A frail old man went to live with his son, daughter-in-law, and young grandson. The old man’s hands trembled, and he often spilled his food. He dropped a good piece of china, breaking it. Exasperated, the son and daughter-in-law made the old man wooden bowls and spoons and told him to eat in the kitchen while the rest of the family ate in the dining room. One day, the little boy was playing with wood scraps on the floor. "What are you making?" his parents asked. The boy answered proudly, "I am making wooden bowls and spoons for you, so that when you are old you can eat in the kitchen just like grandpa." The words so struck the parents that they were speechless. That evening the husband took Grandfather’s hand and gently led him back to the family table. For the remainder of his days Grandfather ate every meal with the family and no one seemed to care any longer when a fork was dropped or the tablecloth got soiled.
Filial responsibility is the personal obligation or duty that adult children have for protecting, caring for, and supporting their aging parents. Filial responsibility is recognized as a moral duty in most cultures and religions. Is it a legal duty? The duty of parental support is created by statute. Under ancient common-law, an adult child had no duty or obligation to contribute to the support of his parents. In England, a statute changed this in the 17th century. The Elizabethan Act of 1601 for the Relief of the Poor, provided that "[T]he father and grandfather, and the mother and grandmother, and the children of every poor, old, blind, lame and incompetent person, or other poor person not able to work, being of a sufficient ability, shall, at their own charges, relieve and maintain every such poor person." These Elizabethan poor laws became the model for the United State legislation on the same subject.
In Pennsylvania, the first law imposing a duty of filial support is found in the Act of March 9, 1771, which required that children support their indigent parents if the children were of sufficient financial ability. This was obviously designed to relieve state and local authorities from the burden of supporting poor persons who had relatives of financial means who could care for them. The current formulation of the law has been on the books since 1937.
An example of its enforcement is the 1994 Pennsylvania Superior Court case, Savoy v. Savoy which involved an elderly parent whose reasonable care and maintenance expenses exceeded her monthly Social Security income. The Superior Court found that she was indigent and affirmed the lower court’s order directing her son to pay $125 per month directly to her medical care providers.
In July 2005, the Pennsylvania legislature passed an Act which, among other things, moved the filial support provision in the Pennsylvania statutes to a central position in its Domestic Relations Code. The law reads: "all of the following individuals have the responsibility to care for and maintain or financially assist an indigent person: (i) the spouse of the indigent person, (ii) the child of the indigent person, (iii) the parent of the indigent person."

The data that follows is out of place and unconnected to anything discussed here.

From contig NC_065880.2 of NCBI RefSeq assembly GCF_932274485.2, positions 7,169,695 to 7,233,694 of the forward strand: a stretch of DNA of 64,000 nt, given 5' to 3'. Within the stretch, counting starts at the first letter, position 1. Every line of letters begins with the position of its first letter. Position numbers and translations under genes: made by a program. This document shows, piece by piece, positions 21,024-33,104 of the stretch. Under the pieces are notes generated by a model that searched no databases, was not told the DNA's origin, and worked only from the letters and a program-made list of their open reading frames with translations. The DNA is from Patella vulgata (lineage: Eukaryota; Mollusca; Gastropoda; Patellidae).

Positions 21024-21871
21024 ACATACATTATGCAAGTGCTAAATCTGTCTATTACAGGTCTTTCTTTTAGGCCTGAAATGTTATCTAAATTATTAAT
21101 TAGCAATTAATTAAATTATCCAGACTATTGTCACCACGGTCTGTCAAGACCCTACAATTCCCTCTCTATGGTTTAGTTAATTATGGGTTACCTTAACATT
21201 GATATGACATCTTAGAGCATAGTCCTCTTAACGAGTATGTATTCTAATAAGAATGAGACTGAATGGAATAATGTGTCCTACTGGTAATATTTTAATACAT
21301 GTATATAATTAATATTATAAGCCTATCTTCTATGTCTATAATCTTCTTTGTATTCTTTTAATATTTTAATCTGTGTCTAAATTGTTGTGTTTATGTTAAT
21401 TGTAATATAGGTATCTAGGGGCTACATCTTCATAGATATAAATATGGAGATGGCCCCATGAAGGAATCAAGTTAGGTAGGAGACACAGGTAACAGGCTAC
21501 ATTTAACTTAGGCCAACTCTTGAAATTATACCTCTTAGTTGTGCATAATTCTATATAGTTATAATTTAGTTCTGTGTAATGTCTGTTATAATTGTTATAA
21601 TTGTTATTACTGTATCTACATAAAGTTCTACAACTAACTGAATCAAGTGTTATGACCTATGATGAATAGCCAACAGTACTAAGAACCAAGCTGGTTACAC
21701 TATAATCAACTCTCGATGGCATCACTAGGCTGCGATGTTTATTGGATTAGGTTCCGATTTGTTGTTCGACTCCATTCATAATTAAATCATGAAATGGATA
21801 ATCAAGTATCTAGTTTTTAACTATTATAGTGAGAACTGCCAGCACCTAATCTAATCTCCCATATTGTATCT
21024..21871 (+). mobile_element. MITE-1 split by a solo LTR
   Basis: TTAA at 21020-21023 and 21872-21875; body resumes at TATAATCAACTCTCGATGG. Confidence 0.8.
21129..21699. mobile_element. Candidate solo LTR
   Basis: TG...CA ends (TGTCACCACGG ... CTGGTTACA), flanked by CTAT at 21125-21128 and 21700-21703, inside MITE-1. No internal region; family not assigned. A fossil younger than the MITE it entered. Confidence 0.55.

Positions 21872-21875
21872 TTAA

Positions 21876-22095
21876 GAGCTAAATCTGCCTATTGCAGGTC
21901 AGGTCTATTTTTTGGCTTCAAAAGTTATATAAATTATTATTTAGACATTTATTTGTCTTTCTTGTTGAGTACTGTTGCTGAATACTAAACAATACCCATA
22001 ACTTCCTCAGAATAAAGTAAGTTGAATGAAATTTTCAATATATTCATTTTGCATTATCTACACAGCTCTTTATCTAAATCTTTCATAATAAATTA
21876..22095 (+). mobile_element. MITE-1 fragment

Historically, these filial responsibility laws have rarely been enforced. Some states that have these statutes on the books have never enforced them at all.
Why so little enforcement? One of the main reasons is that the government has taken over this traditionally familial responsibility. Since the 1960’s federal law (U.S. Code Title 42 §1396a(a)(17)(D)) has barred the states from considering the financial responsibility of any individual (except a spouse) in determining the eligibility of an applicant or recipient of Medicaid or other poverty programs. In other words, even if family members have a legal duty to support a loved one, the federal government places the burden on taxpayers. In the words of Matthew Pakula, "The moral duty receded as society evolved, family life changed, and government created a variety of federal and state programs to meet the needs of the poor."
As the pending financial crisis of how to pay for the care of the nation’s elderly looms, the issue of family responsibility is coming to the fore. Medicaid is the major funding source for long-term care. If a person consumes his financial assets and his income is low enough, he qualifies for Medicaid coverage. Medicaid paid $60 billion for long term care in 2002. An increasing number of persons are transferring their assets in order to qualify for Medicaid. Their children receive their assets, and the taxpayers pay the bill for their care. Medicaid has become an inheritance protection plan. Enforcement of filial responsibility statutes could bring a stop to this.
Here is an idea that has been put forward: Allow states to consider an adult child able to pay toward care of an indigent parent unless the child files a public notice that they are not responsible for the debts of the parent, foreswears any inheritance rights and consents to the revocation of any trust set up for their benefit by the parent.
But maybe the carrot works better than the stick. Look at what Korea has done: Since 1999, children who live with and support the parents get more inheritance. A person who has supported his or her parent for a considerable time will get 50% more added to his or her share of inheritance. This is called the "filial piety inheritance system."
Honor thy father and mother. The Talmud teaches that `honor’ means the son must supply his father with food and drink, provide him with clothes and footwear, and assist his coming in and going out of the house.
See Neil Hendershot’s blog post for more information and another point of view: PA’s "Filial Responsiblity" Law in the News .